“…[M]y view of the manner, timing and context in which a committee of the House is proposing to inquire into the JDF as indicated in the letter, is that they leave much to be desired, and at this point, do not seem to be fully cognizant of the kind of healthy relationship that should exist between, on the one hand, the House of Representatives, and on the other, the Supreme Court,” Sereno said.

She also noted how Tupas’ committee additionally called on two of her staff, Deputy Court Administration Raul Villanueva and Corazon Ferrer-Flores, head of the Supreme Court’s Fiscal Management and Budget Office, “despite the invitation extended to the Chief Justice or her “duly authorized representative.”

“I am not certain if the committee has considered the implication of inviting both the head of an office or her representative, and separately inviting her subordinates. Both (Villanueva and Flores) have sought the permission and guidance of the Chief Justice and the court en banc,” Sereno said.

Tupas’ invitation to Sereno and the two court officials was tackled at Tuesday’s en banc session, said Supreme Court spokesman Theodore Te. The discussion has not been made public, however.

Special audit rejected

The high court also released a copy of Commission on Audit (COA) Chair Grace Pulido-Tan’s letter to Tupas rejecting his request for a special audit of the JDF.

In her letter dated Aug. 4, Tan told Tupas that the COA was regularly auditing the JDF, results of which are forwarded to Congress and posted on the audit agency’s website.

“Premises considered, it may not be necessary therefore to conduct a special audit of the JDF,” Tan said in her letter.

Another invitation

Undeterred by Sereno’s nonappearance at the hearing, Tupas said the House would send another invitation to the Supreme Court, hoping that Sereno and the other justices would be more open to explaining how they spend their money.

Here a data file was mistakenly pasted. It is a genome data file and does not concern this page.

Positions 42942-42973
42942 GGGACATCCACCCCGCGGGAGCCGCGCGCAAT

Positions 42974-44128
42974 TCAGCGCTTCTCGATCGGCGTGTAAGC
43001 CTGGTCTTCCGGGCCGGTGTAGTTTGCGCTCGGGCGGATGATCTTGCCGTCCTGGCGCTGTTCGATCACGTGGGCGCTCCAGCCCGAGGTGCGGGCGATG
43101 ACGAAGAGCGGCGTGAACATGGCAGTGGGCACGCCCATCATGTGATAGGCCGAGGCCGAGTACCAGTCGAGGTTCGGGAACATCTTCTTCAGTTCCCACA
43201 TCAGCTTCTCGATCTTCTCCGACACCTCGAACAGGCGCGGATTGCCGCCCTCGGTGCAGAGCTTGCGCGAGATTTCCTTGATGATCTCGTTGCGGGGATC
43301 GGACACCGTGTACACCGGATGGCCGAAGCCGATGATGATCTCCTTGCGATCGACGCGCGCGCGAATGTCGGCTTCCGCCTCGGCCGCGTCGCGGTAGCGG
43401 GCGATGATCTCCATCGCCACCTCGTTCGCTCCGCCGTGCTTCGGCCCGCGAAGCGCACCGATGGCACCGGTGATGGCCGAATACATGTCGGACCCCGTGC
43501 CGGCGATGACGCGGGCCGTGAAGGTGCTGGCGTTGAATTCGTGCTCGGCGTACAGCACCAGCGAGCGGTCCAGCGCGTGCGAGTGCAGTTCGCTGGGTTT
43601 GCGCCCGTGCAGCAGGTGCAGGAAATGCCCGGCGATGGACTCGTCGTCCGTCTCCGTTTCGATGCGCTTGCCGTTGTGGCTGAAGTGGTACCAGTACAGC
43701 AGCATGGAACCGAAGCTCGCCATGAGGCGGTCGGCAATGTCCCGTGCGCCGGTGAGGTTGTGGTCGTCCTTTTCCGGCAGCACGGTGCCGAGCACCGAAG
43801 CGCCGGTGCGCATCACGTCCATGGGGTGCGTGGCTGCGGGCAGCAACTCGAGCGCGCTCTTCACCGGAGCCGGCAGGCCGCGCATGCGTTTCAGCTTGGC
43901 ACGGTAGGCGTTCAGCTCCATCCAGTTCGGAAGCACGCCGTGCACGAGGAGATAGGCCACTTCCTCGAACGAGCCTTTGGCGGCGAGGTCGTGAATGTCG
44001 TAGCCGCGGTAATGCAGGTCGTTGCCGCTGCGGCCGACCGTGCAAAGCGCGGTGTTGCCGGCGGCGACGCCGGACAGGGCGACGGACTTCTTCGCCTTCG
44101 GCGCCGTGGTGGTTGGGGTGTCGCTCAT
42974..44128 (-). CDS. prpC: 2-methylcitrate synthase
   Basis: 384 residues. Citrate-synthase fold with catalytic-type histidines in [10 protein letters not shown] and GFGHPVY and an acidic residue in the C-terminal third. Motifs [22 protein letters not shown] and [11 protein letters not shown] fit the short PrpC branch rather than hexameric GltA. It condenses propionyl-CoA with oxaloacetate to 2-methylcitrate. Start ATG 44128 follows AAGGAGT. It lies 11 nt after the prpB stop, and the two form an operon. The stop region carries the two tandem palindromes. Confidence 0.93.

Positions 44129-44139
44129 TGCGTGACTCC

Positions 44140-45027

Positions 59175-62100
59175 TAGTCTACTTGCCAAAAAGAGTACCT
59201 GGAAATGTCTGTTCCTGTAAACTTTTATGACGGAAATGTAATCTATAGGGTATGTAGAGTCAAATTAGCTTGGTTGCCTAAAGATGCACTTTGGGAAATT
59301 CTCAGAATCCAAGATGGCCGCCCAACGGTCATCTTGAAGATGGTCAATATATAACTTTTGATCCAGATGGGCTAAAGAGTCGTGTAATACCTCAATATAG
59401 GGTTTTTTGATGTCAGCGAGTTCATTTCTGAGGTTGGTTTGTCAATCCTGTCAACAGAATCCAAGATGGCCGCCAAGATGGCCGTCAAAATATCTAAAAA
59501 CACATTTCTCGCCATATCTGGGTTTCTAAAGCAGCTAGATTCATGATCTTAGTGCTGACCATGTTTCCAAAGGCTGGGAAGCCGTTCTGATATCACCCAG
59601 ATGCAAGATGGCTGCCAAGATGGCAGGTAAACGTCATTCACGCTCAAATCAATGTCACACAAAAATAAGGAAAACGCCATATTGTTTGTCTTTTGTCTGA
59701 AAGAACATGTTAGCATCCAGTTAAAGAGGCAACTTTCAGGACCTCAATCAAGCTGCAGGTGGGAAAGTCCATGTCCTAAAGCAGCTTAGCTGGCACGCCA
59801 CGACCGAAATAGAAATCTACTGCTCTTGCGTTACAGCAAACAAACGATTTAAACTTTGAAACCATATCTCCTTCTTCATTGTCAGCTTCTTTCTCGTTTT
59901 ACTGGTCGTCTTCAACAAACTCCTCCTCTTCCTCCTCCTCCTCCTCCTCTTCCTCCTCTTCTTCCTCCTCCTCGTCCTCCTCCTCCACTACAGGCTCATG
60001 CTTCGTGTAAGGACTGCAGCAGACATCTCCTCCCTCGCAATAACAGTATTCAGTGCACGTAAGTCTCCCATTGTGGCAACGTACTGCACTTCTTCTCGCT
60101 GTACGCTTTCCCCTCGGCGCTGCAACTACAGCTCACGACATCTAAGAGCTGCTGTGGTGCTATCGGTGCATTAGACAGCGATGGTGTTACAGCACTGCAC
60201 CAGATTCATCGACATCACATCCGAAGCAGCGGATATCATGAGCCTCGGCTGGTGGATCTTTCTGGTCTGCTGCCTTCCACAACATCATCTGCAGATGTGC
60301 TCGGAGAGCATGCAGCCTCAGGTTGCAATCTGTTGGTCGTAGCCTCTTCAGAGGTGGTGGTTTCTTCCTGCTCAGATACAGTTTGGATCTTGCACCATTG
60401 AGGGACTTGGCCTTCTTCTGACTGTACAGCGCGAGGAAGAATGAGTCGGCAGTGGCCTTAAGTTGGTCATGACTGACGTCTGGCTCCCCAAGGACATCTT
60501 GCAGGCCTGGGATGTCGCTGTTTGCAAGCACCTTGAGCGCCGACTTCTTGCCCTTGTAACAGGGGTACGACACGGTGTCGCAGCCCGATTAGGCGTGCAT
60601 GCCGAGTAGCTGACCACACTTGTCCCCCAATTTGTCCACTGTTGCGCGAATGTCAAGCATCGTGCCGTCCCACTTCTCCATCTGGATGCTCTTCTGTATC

“As much as possible, we do not want to issue compulsory process to compel the attendance of the officials of the judiciary. We will extend every courtesy to the officials of a coequal branch. We hope they help us in this hearing,” said Tupas, who expected to hold the next hearing in two weeks.

Fariñas said: “If the judiciary decides to snub the invitation of the committee in the hearing of our bills regarding the JDF, that is its call. We can proceed with our constitutional duty if the judiciary chooses to waive its right to be heard on the matter.”

Waiver on right to be heard

Cavite Rep. Elpidio Barzaga Jr. said House members were optimistic that the justices would accept their invitation.

“I think it’s not yet a snub. Let’s give them the benefit of the doubt and hope that they will attend next time,” Barzaga said.

He said the justices’ continued absence would mean their “waiver” on their right to be heard at the JDF hearings.

Cagayan de Oro Rep. Rufus Rodriguez said that Sereno was probably asking for more time to get the consent of her fellow magistrates for her to speak on behalf of the court en banc.

Rodriguez said that Sereno could also opt to send a representative during the hearing.

RELATED STORIES

Chief Justice Sereno snubs ‘unhealthy’ House probe into Judiciary Development Fund

House already got COA report on JDF audit last March—Pulido

Read Next
Don't miss out on the latest news and information.

Subscribe to INQUIRER PLUS to get access to The Philippine Daily Inquirer & other 70+ titles, share up to 5 gadgets, listen to the news, download as early as 4am & share articles on social media. Call 896 6000.

TAGS: Congress, JDF hearing, Judiciary Development Fund (JDF), Maria Lourdes Sereno, Niel Tupas Jr., Sereno letter, Supreme Court
For feedback, complaints, or inquiries, contact us.


© Copyright 1997-2022 INQUIRER.net | All Rights Reserved

We use cookies to ensure you get the best experience on our website. By continuing, you are agreeing to our use of cookies. To find out more, please click this link.